A Roadside Shrine

The best thing about Almost Iowa is the view.

Out here on the prairie, the rising and setting of the sun fill the entire sky and thunder storms reveal themselves hours before they strike – which is nice.

But what is best about the view, is that you can always see who is coming.

Because of the dust.

Our township insists that our roads are made of gravel but gravel consists mostly of pebbles. Our roads do not. They are comprised mostly of dust. It is what the sand pit people call the fines. That’s the powdery stuff that remains after they sell the pebbles to someone else.

And the dust gets on everything.

Car dealers around here sell only one color of vehicle: light brown. It is futile to aspire to any else. The minute you leave the blacktop, it doesn’t matter what color you brought with you.

And every vehicle on those roads drags a plume of dust – at least fifty feet high and a quarter mile long. So you can see them coming from a long, long way away.

But here is the curious thing:

Whenever you watch the contrails of dust work their way across the horizon, they always hesitate for an instant at one distant intersection before continuing toward the other side of the world and you have to know something about that intersection to appreciate how remarkable this is.

It is in the middle of a ghost town.

It is, like so many other prairie ghost towns, nothing more than the remains of a handful of weathered sway-backed buildings scattered around the foundation of an abandoned creamery – though, to be fair, it is a bit more metropolitan than most ghost towns because it proudly hosts an intersection with a stop sign. It’s where all those dust plumes pause for an instant on their journey.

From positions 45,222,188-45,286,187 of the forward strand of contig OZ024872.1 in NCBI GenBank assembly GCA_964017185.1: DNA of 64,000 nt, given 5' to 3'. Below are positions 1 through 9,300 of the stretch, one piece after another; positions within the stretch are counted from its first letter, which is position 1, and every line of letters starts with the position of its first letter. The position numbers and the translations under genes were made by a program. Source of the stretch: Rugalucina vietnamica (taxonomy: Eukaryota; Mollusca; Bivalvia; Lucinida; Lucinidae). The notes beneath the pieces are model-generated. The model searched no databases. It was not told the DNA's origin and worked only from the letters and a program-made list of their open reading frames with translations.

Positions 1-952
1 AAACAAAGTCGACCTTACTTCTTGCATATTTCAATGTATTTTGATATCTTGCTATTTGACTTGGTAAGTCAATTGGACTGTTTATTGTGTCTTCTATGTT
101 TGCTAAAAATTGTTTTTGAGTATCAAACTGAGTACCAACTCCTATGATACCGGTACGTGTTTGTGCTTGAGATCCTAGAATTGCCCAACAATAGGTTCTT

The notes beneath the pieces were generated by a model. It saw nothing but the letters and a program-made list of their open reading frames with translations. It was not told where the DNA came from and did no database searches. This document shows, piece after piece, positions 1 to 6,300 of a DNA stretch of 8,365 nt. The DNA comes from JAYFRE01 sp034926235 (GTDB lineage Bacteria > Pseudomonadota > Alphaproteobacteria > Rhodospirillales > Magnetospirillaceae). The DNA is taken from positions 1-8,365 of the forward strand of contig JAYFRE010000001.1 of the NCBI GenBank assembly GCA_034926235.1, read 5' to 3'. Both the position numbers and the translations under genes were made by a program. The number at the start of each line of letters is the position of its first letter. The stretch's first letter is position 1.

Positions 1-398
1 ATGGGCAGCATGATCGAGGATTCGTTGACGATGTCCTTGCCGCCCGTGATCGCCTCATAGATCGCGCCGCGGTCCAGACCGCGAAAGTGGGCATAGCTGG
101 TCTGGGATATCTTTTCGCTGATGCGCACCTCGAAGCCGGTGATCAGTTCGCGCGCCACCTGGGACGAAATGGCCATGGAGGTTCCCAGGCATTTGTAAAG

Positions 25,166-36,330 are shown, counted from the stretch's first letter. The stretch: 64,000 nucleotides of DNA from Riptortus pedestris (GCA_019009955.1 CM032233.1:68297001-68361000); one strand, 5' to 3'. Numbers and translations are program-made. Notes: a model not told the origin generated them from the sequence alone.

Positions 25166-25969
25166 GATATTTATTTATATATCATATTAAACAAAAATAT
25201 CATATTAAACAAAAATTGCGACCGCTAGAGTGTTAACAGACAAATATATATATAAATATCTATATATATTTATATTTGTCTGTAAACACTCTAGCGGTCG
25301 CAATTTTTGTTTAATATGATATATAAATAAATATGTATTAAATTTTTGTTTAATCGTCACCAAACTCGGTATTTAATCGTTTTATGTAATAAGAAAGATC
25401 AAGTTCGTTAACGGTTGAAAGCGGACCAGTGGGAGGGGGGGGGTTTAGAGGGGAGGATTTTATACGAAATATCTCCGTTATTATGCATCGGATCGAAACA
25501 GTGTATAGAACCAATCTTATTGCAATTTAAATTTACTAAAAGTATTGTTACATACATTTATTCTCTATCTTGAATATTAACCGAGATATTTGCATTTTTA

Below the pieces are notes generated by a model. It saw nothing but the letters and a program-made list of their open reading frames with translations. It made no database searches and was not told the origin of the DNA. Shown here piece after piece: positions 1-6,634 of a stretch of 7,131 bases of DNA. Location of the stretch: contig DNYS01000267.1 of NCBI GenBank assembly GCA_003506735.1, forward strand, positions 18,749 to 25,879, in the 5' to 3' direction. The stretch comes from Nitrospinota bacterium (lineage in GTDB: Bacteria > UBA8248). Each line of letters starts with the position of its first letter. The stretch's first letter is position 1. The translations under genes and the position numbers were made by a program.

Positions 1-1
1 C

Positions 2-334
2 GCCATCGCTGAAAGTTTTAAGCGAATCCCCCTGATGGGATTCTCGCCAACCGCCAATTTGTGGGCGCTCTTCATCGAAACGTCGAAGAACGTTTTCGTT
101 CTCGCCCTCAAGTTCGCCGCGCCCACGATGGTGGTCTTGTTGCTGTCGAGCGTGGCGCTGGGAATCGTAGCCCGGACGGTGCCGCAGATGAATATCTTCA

I have traveled much of the world and I have never seen anything like it. When you drive across the prairie on gravel roads, you can see cross-traffic from ten miles away, so there isn’t much reason to brake at a lonely stop sign – yet people do.


You have to wonder what makes people do that?

In many places, people obey the law out of fear – but not here. The county seat is a half-hour away and the sheriff’s deputies rarely come around and when they do, we smile and wave because most of us are related to them.

We don’t stop for fear of an accident or that someone will see us and spread gossip.

We don’t fear any of that.

We do it because we respect the people who make the laws – which in a democracy is us. If we didn’t want the sign there, we would ask the county to remove it – but nobody would do that.

People new to the area often remark how silly the sign is and we nod politely in agreement. It is silly.

But we keep it there as a shrine.

It is a place to stop, if even for an instant, and remind ourselves of the things that are greater than ourselves and if we take a moment to honor that – well then… we are all just a little better off.

Author: Almost Iowa


40 thoughts on “A Roadside Shrine”

  1. Beautiful. Meanwhile, I’m thinking of writing about how the stop sign at the end of our shared private road has been mysteriously sawed off…

  2. Yeah, the views in Iowa are amazing! Try going to Dubuque sometime, they have attractions built around the Mississippi River. They’re to die for

  3. I lived in a small town from kindergarten to 8th grade just blocks from the country road which was part gravel but mostly dust. No cops so that’s where we all learned to drive with no permits or minimum wages. We just got behind the wheel and blew dust everywhere.

  4. Well said! A certain amount of respect for authority and others is necessary in our society. And I say this as someone who has to walk dogs in a shelter on a street near a community college. Yes, we have stop signs. But no, most people do not obey them. It’s beyond annoying!

  5. I really needed to read this post today, Greg. There are some things we need to do simply because they’re the right thing to do. Preserving our democracy is one of them.